Medical Drones

The first few minutes of a medical emergency are critical. This is why proper care should be immediately provided to prevent any further complications, some examples include heart failure, drowning, traumas, and other respiratory issues. So for those working in the healthcare industry, any innovation that can speed up emergency responses is welcomed to be tried and tested.

Unmanned aerial vehicles (UAVs) or colloquially known as drones are currently being studied to serve in the medical field. Drones have become a novelty nowadays, with a lot of hobbyists using them for both aerial photography and filmography. But for the folks over at Oak Ridge National Laboratory (ORNL), they have seen a greater purpose for these portable aircraft, as they are looking to use them in order to increase response time.

Drones in Medical Emergencies

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Ambulance Drone

Dutch Design Daily

For Fire Chief Darryl Kerley, the use of drones will have a positive impact for firefighters looking to respond quickly to emergencies.

“It can save thousands of dollars in equipment costs,” Kerley added. “But the savings to risk to our firefighters is almost unmeasurable.” The Oak Ridge Fire Department took around two years to finally get to fly drones for emergency.

The researchers at ORNL have highlighted the benefit of flying unmanned aerial systems in similar situations as well. According to director of the UAS Research Center, Richard Lusk, the most dramatic benefit of drones lies with hazmat situations.

“You don’t have to put a man in a hazmat suit and send him down range and in danger with a detector,” Lusk said. “These sensors are sensors more than just 4k or HD cameras. You could put heat sensors on them. You could put chemical sensors, radiological sensors on them. Pressure sensors.”

The use of drones may also mean big savings for several first responder teams. For example, hazmat situations call for at least 17 personnel on the scene. Each hazmat suit is priced at an average of $1,000, while air packs and radios would total to $12,000 per person.

Security Drone

3DPrint.com

2015 Tennessee Train Derailment

Back on July 2, 2015, a CSX Transportation freight train carrying hazardous materials was derailed at Maryville, Tennesse. The train had been making its from Cincinnati to Waycross when the accident occurred. One freight car had been carrying acrylonitrile, a reactive and toxic compound, while others were carrying LPG. At least three of these rail cars were said to have caught fire, prompting authorities to evacuate people living within a mile of the site. The aftermath was grim. At least 52 people were injured by inhaling fumes, while 25 individuals including 7 police officers were hospitalized.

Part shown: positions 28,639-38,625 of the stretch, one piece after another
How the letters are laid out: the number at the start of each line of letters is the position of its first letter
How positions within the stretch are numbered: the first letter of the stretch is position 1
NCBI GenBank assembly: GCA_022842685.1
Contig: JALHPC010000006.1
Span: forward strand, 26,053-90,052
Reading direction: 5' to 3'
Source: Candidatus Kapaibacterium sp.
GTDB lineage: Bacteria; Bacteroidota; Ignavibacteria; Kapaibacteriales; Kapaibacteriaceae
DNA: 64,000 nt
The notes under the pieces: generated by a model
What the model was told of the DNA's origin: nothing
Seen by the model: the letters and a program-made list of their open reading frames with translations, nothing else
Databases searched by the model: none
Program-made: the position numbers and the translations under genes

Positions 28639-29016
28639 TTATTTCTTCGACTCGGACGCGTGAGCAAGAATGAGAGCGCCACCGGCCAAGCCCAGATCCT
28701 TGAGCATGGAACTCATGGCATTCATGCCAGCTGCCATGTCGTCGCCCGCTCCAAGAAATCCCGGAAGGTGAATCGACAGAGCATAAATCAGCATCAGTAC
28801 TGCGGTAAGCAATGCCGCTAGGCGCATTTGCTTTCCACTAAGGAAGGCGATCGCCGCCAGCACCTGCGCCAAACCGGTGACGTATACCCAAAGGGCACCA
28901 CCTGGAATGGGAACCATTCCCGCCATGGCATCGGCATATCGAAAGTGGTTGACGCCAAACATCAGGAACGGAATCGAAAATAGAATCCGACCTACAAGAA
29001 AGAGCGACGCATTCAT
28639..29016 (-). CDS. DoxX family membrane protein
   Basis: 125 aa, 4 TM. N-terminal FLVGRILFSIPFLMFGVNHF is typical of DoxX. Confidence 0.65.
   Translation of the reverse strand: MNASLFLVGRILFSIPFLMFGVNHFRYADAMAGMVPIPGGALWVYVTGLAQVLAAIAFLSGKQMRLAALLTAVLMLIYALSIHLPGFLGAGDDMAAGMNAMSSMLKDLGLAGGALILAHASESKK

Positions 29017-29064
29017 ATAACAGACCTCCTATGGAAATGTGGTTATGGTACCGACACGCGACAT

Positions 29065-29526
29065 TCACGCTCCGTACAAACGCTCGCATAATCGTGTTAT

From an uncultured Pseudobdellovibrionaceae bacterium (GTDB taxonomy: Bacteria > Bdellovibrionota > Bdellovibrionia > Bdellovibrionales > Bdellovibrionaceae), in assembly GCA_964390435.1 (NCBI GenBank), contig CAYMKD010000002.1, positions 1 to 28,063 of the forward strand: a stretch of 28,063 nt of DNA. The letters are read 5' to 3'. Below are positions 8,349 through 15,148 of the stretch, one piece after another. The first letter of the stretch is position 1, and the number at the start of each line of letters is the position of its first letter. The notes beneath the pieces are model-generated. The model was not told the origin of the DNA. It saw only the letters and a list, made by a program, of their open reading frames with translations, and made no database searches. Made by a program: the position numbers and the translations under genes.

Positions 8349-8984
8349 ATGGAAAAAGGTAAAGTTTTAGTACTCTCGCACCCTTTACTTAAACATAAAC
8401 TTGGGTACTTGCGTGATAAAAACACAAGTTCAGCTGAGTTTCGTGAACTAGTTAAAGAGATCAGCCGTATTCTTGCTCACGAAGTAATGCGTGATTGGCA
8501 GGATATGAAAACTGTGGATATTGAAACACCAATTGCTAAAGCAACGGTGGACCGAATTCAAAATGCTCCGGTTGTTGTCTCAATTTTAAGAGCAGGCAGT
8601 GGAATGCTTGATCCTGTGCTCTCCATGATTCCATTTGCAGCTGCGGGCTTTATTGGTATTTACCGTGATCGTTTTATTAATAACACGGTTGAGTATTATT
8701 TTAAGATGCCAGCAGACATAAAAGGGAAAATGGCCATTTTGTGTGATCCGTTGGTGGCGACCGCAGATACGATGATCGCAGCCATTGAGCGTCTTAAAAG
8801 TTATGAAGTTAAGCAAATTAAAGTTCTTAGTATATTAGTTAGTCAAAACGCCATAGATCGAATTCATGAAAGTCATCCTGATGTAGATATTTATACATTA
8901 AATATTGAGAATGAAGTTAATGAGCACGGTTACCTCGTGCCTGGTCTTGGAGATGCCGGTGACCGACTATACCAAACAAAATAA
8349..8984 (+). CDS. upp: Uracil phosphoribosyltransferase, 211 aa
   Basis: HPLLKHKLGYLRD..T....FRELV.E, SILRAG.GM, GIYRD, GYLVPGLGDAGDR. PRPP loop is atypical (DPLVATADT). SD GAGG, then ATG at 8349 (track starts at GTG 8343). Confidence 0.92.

Lusk had said that the use of drones could have reduced the risk of chemical exposure at that time.

“You can put these up and cover a mile or two very quickly,” Lusk said. “Then locate that and feed that information back to a command center, which could then say this is where the dangerous chemicals are and set up a perimeter and start doing things right  away. I mean, within minutes.”

The team is currently overseeing the functions of drones in search and rescue missions in the future. According to ORNL technical liaison Ken Woodworth, the drones should be able to use their sensors to check for body heat. That way, people can still be identified even in total darkness.

Drones in Agriculture

The National

Other Industry Benefits

Drones are looking to benefit other industry sectors in the state as well. In Tennessee, one of the most well-known businesses involve agriculture. Farmers can now survey their lands without the need to invest in airplanes or helicopters once they apply drone technology.

In the future, ORNL is hoping to roll out drones for other local agencies. But this plan can only unfold should the right budget be prepared. It is safe to say that possibilities presented by drones are endless, so it will only take a matter of time before other industries could follow suit.

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Amanda Thomas

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